News: The Sony Reader
Feb. 6th, 2006 @ 07:04 pm
How would you like to take 10 paperbacks with you on your beach vacation, but you don't want to carry a shoebox's worth of extra space? It sounds like a dream, but we've all heard the promise of eBooks, and the resulting technology was just an electronic version readable on your normal computer screen. Not exactly portable, unless you had a laptop, in which case it was impossible to read at the beach. The bright light made the screen too hard to read, plus who would dare risk their laptop at such a venue? And reading from the computer screen was too tiring to the eyes, anyway. The technology never seemed to live up to its promise. |Well, if we believe their hype, "The digital book has come of age." It appears that the early forms of eBooks will be a distant memory when Sony unveils its new "Reader". I first heard about this product only today on Instapundit, but it has already captured my interest. The Sony Reader is smaller than a laptop, and it's readable in direct sunlight and at angles. This is all made possible, it seems, by a miraculous invention, e Ink. I hear it reads just like paper, except that it's electronic. I can't wait to see it.
“Well, if we believe [Sony's] hype, 'The digital book has come of age.'”
List of features:
Wired magazine's article on it says it went over well at the Consumer Electronics Show in Las Vegas in January. It's scheduled to be available for $300-$400 this spring. According to Wired, Sony's plan for success with this product is based on integration with their online music sales store. A one-stop shop to get music AND books? Sign me up!
- Paper-like display
- Small and light
- Contains enough memory for at least 80 average-sized books
- ...available memory upgrades, plays music, displays graphics, and more!
I've seen and used this device, and everything in your description is accurate, but two things make it not usable as a book for me. The first is refresh rate: the page takes too much time to draw, meaning that it is annoying to flip back and forth between pages. The second is that you cannot hold it in one hand and turn pages; I do a lot of my reading as I eat and there's no comfortable way to do it with this device.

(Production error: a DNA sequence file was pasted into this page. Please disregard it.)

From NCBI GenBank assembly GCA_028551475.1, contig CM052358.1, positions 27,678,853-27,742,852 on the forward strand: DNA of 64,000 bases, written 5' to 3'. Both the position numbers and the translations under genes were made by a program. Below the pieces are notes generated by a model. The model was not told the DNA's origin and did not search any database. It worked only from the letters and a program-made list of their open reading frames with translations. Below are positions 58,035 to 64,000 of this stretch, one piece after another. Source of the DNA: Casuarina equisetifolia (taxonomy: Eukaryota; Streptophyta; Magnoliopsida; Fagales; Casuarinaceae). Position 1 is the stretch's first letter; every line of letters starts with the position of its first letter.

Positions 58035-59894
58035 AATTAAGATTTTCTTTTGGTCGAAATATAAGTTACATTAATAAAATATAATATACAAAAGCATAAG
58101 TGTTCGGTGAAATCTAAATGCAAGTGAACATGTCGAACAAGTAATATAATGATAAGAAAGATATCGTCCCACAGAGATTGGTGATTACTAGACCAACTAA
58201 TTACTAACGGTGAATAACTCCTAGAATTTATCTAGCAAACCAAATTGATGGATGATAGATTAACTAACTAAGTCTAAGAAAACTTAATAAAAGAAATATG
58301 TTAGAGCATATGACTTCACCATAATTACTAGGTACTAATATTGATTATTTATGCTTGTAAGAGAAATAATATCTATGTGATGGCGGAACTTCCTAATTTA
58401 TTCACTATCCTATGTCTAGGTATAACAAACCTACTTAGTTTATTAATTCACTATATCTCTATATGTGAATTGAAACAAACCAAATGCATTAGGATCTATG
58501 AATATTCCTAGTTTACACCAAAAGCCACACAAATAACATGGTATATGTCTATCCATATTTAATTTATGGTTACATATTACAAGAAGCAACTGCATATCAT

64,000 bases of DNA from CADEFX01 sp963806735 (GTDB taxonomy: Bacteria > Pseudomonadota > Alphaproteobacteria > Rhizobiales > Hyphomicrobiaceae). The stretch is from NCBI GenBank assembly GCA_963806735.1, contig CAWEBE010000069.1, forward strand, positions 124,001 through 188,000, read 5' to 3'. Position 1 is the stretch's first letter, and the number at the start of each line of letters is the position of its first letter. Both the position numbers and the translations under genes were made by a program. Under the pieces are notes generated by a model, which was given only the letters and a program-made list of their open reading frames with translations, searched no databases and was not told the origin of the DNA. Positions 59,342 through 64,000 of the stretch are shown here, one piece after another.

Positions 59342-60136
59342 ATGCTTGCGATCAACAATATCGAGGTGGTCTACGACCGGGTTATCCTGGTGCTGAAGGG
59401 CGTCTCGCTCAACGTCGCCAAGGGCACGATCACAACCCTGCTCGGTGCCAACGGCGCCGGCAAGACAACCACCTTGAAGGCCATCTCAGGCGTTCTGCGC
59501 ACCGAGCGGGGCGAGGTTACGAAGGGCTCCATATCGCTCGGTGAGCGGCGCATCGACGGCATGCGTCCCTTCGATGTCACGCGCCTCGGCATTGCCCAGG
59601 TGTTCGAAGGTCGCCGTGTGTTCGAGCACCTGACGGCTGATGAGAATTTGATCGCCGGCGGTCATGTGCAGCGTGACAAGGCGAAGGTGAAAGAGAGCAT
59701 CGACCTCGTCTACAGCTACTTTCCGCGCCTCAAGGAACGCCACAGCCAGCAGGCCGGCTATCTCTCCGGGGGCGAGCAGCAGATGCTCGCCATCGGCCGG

I use eBooks sometimes on my Treo (plenty portable, and readable anywhere I want to be reading an eBook, which is mostly on the subway if I've finished the book/paper/magazine I was reading). There's nothing about this device that makes it worth a few hundred dollars, and having to carry an extra electronic device around.
eInk is pretty cool, but the resolution and contrast need to improve before it can compete with printed paper. Sorry to be a curmudgeon but this is one area in which I think electronics have a looong way to go to beat the ease, convenience and price of analog.
Cool that you've tried all these devices, though! I can't wait until we have real animated, interactive, portable electronic newspapers and such. It's fun to think the future is now, so to say... but yes, there's always room for improvement!
You know, I have worked in online/digital media for more than 15 years, and I do love it. But I'm still dubious that newspapers and books will ever disappear entirely. Newspapers in particular may change significantly, but I just don't believe there are, or will be, electronic equivalents that make sense. I wrote about this a little while ago
, on cyberjournalist.net.
IBM has demonstrated prototypes of a foldable black-and-white screen, so the technology for a portable electronic newspaper is not terribly far away. But it will take a while for it to get good enough, and cheap enough. The resolution and browsing speed of a newspaper is damned hard to match electronically. I don't know that electronic newspapers will ever reach the price point, and easy disposability, of a newspaper.
And books? I hope and believe there will always be books. Perhaps I'm old fashioned but electronics just cannot match the feel. I geunuinely don't know if I'm closing my eyes to a trend that I don't like, or not. I remember presentations years ago from Adobe, when PDF was being introduced, in which they said that easy document portability was the true key to the "paperless office." Now you have PDF readers pre-installed on just about every machine, and people still print things out, including PDFs, with abandon.
I guess we'll see. We're living in interesting times.